Why Crash is a Bad Movie
Last night after watching the Academy Awards I told a friend that I explicitly did not want to take the time or effort to explain why Crash understands race-relations in America at a pre-Rodney King level, or why Paul Haggis is more of a hack than Keanu Reeves in The Matrix. But then the fucking thing won Best Picture. Suddenly I felt compelled to undertake such an explanation.
Thankfully, LA Weekly critic Scott Foundas has already illustrated, in no uncertain terms, why Crash is a veritable P.O.S. In a response to critic Roger Ebert's contrarily-titled "In Defense of the Worst Movie of the Year," where Ebert defends Crash as his pick as 2005's best movie, Foundas rips both the film and the fake progressives who champion it. I had a hard time limiting myself to only a few quotes from this response to Ebert, and an earlier piece he contributed to a movie roundtable at Slate also includes some perfectly-elucidated points (search for "abomination" on the page and you'll find the discussion about Crash). I recommend you skip the following excerpts and just click on the above links, if you aren't absolutely clear as to why Crash sucks. Hats off to Scott Foundas.
Here is some of what he had to say:
The characters in Crash don't feel like three-dimensional, flesh-and-blood human beings so much as calculated "types" plugged by Haggis into a schematic thesis about how we are all, in the course of any given day, the perpetrators and the victims of some racial prejudice. (Nobody in Haggis' universe is allowed to be merely one or the other.) They have no inner lives. They fail to exist independently of whatever stereotype they're on hand to embody and/or debunk. Erudite carjackers? A man who can't remember his own girlfriend's ethnicity? You may see such things as "parables," but I call it sloppy, sanctimonious screenwriting of the kind that, as one colleague recently suggested, should be studied in film classes as a prime example of what not to do.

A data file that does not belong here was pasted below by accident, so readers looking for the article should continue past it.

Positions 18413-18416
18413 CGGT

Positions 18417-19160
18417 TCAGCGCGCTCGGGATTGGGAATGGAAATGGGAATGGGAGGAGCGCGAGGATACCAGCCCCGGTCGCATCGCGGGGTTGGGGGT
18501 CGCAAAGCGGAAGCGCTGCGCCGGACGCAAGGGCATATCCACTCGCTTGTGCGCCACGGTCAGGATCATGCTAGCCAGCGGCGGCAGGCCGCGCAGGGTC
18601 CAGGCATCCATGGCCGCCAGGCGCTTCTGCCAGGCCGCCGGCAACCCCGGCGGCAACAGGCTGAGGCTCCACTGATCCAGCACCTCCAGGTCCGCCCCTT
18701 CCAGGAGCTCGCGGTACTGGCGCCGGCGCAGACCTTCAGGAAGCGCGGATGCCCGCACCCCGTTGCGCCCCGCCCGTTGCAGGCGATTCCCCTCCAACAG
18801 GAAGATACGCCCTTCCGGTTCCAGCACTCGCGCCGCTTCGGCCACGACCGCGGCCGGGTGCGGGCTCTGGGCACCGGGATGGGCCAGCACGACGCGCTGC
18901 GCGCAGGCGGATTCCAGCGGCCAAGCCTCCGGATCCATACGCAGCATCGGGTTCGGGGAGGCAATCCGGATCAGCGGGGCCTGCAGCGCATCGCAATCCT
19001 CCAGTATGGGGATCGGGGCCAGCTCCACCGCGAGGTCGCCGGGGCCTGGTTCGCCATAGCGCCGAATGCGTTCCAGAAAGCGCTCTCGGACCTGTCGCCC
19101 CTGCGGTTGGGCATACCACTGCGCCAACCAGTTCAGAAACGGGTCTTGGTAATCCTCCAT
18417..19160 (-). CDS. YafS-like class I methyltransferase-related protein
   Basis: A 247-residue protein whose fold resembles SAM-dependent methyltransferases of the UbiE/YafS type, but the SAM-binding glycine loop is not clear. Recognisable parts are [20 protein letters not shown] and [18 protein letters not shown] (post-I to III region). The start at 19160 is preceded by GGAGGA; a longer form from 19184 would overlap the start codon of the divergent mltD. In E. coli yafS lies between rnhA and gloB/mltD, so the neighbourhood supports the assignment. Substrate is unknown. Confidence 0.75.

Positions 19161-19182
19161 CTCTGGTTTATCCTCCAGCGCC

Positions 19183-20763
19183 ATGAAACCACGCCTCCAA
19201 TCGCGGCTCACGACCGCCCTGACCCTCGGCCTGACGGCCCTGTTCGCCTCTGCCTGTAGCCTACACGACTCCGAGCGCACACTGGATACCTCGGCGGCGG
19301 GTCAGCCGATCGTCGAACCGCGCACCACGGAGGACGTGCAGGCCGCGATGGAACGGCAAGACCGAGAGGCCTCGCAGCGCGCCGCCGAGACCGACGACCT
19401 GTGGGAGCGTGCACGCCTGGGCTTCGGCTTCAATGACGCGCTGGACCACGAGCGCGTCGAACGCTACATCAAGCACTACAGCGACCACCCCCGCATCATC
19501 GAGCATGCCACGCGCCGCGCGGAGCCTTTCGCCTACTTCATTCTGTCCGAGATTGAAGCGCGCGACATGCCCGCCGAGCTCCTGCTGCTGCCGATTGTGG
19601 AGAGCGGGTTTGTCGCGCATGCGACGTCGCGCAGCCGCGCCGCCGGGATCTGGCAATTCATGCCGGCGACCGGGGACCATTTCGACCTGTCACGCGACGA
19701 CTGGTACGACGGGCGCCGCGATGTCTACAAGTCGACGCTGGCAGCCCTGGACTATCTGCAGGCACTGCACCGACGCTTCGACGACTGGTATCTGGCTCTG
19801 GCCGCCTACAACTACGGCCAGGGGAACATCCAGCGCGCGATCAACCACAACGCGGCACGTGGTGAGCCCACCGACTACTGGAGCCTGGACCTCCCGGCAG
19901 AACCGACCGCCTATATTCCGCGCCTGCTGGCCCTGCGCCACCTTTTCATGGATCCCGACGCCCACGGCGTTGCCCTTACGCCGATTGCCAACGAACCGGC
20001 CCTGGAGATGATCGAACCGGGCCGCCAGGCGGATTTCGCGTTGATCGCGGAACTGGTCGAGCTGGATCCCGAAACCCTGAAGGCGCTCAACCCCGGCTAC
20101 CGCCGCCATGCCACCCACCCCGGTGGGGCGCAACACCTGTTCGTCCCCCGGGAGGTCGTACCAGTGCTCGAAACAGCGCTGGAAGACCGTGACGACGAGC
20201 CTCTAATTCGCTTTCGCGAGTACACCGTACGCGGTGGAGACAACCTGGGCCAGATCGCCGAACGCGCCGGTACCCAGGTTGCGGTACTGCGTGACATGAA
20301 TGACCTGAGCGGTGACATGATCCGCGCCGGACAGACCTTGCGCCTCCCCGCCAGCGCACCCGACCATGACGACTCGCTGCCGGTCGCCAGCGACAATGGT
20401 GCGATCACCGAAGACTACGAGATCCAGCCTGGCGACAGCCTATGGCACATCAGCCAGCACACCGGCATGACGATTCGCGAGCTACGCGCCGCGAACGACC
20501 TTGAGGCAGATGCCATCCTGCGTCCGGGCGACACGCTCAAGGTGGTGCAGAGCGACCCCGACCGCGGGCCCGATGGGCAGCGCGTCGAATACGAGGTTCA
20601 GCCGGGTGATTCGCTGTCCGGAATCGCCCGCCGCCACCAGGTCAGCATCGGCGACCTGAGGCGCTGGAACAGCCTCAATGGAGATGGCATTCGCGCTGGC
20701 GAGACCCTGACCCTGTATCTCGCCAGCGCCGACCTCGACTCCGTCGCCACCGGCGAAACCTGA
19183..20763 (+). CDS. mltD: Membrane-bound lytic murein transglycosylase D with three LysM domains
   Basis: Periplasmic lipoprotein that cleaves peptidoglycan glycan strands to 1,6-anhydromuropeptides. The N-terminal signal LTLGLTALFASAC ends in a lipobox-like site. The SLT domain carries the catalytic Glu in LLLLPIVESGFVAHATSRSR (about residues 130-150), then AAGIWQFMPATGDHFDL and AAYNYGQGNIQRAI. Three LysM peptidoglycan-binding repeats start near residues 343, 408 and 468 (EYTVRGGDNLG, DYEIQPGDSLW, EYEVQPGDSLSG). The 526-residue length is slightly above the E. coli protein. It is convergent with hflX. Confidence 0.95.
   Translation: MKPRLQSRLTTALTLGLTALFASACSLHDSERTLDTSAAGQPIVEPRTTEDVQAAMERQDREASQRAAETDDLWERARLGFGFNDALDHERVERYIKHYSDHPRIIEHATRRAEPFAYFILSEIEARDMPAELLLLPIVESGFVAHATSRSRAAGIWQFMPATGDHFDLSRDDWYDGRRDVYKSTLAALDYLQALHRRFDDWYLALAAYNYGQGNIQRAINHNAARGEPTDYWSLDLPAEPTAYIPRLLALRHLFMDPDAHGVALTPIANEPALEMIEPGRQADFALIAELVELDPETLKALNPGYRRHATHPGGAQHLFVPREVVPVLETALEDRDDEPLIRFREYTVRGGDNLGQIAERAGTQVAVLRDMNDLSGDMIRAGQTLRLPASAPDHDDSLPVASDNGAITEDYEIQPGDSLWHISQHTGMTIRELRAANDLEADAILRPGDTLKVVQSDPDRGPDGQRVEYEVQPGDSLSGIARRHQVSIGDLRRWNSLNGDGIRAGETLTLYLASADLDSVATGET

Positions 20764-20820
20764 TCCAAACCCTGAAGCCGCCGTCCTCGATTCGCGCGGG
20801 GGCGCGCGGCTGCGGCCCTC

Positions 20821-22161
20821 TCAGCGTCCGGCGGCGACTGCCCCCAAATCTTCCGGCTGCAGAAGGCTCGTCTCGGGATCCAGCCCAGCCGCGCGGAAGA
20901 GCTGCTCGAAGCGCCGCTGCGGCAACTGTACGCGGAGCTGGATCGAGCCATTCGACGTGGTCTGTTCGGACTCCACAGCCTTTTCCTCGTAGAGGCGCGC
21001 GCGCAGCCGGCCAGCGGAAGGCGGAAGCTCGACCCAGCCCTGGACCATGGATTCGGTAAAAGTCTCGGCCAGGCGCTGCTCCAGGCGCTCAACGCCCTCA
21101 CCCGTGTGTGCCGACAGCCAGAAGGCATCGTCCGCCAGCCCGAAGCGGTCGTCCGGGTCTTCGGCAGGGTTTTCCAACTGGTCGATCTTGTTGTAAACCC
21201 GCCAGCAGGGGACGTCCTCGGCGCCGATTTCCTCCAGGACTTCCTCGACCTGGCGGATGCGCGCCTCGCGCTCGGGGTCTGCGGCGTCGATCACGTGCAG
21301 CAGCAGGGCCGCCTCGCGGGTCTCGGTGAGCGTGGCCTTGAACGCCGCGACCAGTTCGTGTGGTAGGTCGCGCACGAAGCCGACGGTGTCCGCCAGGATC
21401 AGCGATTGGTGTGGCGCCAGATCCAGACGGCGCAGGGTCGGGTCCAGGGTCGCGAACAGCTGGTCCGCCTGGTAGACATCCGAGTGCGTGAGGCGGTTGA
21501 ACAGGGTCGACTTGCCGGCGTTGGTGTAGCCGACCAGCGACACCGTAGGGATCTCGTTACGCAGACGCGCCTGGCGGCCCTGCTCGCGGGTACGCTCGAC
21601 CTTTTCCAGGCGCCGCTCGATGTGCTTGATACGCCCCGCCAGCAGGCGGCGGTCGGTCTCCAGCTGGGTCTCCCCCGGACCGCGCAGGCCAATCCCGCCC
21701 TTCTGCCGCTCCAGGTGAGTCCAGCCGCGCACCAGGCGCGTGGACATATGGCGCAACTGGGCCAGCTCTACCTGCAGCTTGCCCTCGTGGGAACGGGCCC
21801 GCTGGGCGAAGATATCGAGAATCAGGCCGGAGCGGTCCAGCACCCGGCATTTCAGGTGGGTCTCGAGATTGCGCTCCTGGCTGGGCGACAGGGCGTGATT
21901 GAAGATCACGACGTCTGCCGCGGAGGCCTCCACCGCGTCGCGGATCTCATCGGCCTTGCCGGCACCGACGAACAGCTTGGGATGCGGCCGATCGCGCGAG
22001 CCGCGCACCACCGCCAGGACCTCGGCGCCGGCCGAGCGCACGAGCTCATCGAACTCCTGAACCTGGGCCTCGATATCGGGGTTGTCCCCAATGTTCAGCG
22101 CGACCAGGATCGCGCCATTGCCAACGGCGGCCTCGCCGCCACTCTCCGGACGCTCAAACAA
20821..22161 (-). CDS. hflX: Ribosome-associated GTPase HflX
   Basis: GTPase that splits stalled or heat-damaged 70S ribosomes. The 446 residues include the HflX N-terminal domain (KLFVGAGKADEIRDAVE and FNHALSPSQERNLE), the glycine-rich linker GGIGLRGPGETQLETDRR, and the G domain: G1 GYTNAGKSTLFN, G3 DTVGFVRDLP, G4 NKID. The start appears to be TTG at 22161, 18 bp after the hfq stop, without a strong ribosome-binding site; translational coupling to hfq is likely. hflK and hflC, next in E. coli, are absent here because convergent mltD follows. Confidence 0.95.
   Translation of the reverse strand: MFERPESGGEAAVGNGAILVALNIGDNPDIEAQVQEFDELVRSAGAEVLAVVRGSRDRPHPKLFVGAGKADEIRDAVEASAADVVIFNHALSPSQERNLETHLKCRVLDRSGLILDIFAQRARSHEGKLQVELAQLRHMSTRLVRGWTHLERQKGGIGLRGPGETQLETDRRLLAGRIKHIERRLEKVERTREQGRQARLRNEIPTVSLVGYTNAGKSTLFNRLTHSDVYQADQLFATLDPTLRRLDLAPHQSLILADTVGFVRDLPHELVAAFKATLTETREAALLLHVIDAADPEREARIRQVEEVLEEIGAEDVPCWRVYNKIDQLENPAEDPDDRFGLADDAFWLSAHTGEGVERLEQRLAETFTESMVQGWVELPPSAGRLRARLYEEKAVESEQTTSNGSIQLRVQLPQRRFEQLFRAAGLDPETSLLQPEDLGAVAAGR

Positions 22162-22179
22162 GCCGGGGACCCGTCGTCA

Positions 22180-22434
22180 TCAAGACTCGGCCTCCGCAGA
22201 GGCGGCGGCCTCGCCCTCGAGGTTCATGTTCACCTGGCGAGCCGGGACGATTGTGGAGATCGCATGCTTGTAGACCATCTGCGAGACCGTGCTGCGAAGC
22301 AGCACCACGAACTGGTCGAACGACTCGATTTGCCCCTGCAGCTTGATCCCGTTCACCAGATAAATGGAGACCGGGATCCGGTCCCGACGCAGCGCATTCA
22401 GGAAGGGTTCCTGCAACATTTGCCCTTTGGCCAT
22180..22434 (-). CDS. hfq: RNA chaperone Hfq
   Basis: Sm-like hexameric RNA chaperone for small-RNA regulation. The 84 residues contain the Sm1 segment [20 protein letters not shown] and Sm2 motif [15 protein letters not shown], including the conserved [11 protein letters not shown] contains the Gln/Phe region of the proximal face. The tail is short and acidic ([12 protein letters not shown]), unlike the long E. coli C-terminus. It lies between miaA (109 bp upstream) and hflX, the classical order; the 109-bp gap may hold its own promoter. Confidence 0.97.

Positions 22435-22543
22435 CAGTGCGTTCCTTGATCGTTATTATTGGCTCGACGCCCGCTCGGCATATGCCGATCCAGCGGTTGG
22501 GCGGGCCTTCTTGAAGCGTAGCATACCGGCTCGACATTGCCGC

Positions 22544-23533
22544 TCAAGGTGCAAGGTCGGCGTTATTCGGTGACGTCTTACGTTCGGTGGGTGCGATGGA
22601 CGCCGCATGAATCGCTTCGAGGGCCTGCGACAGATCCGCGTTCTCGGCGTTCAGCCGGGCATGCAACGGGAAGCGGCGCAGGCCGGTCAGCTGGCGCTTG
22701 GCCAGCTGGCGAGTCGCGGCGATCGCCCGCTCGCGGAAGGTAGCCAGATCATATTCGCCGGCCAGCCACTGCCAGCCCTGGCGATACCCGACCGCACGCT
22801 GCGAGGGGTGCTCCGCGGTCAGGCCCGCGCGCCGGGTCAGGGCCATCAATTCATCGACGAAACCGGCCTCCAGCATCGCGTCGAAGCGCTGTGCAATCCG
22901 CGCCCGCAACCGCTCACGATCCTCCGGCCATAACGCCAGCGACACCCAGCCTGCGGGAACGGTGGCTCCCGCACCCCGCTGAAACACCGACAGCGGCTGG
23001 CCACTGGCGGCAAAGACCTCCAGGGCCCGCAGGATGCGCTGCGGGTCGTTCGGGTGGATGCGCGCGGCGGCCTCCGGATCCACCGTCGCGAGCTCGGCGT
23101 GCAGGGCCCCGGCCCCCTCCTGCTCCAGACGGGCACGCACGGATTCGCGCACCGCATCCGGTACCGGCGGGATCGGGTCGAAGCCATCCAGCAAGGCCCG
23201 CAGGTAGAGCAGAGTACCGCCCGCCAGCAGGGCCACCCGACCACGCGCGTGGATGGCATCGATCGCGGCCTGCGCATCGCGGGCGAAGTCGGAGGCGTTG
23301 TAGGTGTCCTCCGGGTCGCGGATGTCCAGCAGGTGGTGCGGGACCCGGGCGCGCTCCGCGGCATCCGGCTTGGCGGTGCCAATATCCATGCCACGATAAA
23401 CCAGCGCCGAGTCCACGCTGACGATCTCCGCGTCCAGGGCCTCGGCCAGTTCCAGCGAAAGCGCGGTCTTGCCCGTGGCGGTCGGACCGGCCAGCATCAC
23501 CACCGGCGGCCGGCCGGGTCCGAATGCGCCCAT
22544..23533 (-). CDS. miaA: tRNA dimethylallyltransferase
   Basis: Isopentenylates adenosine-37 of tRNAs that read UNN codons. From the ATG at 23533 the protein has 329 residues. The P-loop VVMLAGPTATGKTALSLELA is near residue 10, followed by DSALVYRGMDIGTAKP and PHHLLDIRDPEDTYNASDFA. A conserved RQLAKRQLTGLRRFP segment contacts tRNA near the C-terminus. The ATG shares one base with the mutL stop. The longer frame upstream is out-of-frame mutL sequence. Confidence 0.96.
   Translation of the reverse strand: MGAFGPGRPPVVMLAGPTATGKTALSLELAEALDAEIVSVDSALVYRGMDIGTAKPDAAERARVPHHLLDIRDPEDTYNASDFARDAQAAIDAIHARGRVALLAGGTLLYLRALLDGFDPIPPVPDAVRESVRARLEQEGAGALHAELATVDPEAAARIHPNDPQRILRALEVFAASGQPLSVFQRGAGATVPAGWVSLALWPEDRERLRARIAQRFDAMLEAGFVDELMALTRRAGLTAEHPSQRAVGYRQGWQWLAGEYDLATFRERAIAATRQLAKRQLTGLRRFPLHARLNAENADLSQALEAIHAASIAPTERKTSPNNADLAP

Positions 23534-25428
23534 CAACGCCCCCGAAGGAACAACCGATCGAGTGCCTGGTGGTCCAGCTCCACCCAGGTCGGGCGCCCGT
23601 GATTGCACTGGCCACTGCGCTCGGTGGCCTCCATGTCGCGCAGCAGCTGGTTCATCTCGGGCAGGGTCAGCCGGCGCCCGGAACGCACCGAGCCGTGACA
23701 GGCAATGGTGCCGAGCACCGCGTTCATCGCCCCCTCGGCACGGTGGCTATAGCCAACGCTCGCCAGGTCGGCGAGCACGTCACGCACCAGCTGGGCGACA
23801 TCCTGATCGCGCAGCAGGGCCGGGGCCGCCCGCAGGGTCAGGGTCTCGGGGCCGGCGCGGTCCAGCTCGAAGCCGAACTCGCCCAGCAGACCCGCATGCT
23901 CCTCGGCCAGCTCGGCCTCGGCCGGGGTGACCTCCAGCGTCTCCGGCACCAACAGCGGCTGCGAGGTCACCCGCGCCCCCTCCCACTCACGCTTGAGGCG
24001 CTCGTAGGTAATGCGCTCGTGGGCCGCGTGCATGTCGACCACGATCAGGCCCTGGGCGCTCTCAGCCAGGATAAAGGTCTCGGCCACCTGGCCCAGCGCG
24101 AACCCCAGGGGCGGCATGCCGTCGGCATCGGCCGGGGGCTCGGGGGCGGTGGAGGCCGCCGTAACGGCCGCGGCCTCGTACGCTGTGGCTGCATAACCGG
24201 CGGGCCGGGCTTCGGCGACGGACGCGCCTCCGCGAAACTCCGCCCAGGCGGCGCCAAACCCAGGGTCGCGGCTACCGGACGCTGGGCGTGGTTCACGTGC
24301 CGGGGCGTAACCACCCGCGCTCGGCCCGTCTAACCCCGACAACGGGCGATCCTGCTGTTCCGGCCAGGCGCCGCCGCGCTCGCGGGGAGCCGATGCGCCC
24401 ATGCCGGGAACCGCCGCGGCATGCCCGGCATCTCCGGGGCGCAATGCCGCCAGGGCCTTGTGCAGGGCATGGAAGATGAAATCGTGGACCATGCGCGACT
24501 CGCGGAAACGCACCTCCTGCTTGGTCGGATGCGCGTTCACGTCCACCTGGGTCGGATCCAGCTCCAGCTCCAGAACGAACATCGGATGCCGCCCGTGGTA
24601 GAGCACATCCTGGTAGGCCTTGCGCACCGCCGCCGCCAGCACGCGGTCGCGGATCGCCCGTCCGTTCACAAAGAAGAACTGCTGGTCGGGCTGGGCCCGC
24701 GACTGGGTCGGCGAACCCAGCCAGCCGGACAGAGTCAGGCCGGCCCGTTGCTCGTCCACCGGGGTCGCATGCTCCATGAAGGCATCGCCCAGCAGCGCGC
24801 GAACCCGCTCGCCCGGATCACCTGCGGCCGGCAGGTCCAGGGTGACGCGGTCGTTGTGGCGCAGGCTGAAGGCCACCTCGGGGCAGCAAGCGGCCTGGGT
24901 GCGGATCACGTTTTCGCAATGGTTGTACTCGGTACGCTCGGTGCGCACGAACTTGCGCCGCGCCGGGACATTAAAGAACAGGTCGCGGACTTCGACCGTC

Crash is an Important Film About the Times in Which We Live, which is another way of saying that it's one of those self-congratulatory liberal jerk-off movies that rolls around every once in a while to remind us of how white people suffer too, how nobody is without his prejudices, and how, when the going gets tough, even the white supremacist cop who gets his kicks from sexually harassing innocent black motorists is capable of rising to the occasion. How touching.
Not since Spanglish--which, alas, wasn't that long ago--has a movie been so chock-a-block with risible minority caricatures or done such a handy job of sanctioning the very stereotypes it ostensibly debunks. Welcome to the best movie of the year for people who like to say, "A lot of my best friends are black."
He's a little tough on Spanglish there, but he has a point: Ebert's argument about it being "useful to be aware of the ways in which real people see real films" is the modern-day equivalent of Marie Antoinette writing an 18th-century blog post about the flavors of cake preferred by proletariat Parisians.